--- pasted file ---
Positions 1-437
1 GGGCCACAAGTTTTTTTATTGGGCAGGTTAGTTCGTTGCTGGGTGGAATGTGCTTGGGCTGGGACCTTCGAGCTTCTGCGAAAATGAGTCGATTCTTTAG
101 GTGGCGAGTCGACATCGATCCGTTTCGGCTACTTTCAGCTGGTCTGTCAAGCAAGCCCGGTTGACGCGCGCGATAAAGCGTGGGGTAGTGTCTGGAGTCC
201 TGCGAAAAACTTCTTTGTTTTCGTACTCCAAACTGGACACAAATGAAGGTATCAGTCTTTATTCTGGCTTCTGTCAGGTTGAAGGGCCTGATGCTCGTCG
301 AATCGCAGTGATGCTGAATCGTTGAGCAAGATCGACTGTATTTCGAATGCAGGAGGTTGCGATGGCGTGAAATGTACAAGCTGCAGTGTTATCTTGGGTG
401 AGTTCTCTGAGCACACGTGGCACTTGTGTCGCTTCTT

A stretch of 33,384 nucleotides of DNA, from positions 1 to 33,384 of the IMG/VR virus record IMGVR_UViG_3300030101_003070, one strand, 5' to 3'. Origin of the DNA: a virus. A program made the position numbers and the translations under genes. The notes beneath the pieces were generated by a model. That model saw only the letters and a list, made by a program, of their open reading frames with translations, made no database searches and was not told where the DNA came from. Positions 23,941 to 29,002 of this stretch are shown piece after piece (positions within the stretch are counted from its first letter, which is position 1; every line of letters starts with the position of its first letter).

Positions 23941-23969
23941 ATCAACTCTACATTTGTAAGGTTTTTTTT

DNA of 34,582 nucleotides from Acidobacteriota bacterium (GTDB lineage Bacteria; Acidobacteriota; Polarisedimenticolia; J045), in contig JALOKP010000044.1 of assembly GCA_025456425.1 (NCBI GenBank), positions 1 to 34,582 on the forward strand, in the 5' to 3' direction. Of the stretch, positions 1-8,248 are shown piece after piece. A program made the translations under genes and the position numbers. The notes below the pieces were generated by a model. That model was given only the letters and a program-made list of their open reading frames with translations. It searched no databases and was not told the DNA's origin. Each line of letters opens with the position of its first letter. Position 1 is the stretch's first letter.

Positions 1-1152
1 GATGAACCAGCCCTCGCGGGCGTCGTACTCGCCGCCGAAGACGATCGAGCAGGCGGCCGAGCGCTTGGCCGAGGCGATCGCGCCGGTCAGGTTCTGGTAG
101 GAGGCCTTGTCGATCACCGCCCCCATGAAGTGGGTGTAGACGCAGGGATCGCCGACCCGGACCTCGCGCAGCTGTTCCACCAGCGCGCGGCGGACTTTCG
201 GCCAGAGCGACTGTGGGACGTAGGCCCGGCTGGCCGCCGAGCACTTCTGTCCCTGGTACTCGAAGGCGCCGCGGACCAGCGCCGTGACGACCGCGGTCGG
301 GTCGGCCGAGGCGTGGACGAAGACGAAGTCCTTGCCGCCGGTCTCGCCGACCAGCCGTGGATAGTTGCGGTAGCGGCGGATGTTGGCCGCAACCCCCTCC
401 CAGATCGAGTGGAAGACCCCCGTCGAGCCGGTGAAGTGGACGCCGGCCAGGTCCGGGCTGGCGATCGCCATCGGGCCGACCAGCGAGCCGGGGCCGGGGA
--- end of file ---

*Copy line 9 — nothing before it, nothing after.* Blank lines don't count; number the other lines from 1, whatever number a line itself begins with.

23941 ATCAACTCTACATTTGTAAGGTTTTTTTT